“I don’t think I can continue to travel as much as before,” said the 85-year-old pope as he was on his way home to the Vatican on Saturday after completing a six-day visit to Canada.
There he had to resort to a wheelchair several times due to knee problems.
– I think that at my age and with such constraint, I should step back a little to be able to serve the Church. Instead, I am considering the possibility of stepping down, the Pope continued.
Benedict went ahead
This is not the first time the Pope has mentioned that he is likely to step down and follow the example of his predecessor, Benedict XVI.
He resigned in 2013 due to his deteriorating health and now lives a quiet life in the Vatican. It was the first time the Pope had resigned since the Middle Ages, and the decision shocked the Catholic Church.
Already the following year, in 2014, Pope Francis said that if he had health problems, he would consider stepping down. And in May this year, according to Italian media, he was said to have joked that he would rather retire than have surgery on his knee. It is said that the statement came in a closed meeting with the bishops.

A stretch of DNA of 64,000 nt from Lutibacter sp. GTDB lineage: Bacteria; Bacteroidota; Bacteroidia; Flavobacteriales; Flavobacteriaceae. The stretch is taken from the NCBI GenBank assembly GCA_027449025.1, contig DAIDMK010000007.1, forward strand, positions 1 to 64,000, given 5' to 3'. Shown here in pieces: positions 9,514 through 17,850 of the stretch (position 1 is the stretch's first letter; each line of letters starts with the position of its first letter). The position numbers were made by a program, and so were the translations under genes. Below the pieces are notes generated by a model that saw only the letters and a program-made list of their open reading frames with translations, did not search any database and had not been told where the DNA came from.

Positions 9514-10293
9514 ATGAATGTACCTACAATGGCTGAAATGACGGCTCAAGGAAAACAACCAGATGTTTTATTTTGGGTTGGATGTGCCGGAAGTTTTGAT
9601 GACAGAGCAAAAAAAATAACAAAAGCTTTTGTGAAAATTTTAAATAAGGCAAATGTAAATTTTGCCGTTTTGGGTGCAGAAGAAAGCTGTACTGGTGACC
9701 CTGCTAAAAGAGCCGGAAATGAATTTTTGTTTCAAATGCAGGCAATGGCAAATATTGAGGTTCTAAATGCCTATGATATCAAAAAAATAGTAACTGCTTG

On Saturday, he described his possible departure as a “normal option”.
– But so far I haven’t knocked on that door. But that doesn’t mean I won’t start thinking about it the day after tomorrow, does it? But at the moment I’m not thinking about it, he said.
He described the trip to Canada as a kind of test and admitted that it was too demanding for a man in his condition and that it was time to change his approach.
During his visit to Canada, the Pope asked for a pardon for the injustice committed by Catholic schools against the country’s indigenous population in connection with the forcible transfer of thousands of children to boarding schools.
On the trip home, he described the treatment of the indigenous population as genocide.
– I didn’t say the word in Canada because I couldn’t think of it, but I did describe it as genocide. She asked for pardon for this act of genocide, the Pope told reporters accompanying him on the trip.
The Canadian Truth and Reconciliation Commission decided in 2015 that the forcible placement of Aboriginal children in boarding schools was a “cultural genocide”.
From the end of the 19th century to the 1970s, 150,000 children were subjected to the country’s policy of assimilation, in which the goal was to deprive children of their original culture, language and identity. Thousands died while staying in schools, and in recent years, a number of unmarked graves linked to the now closed schools have been found.
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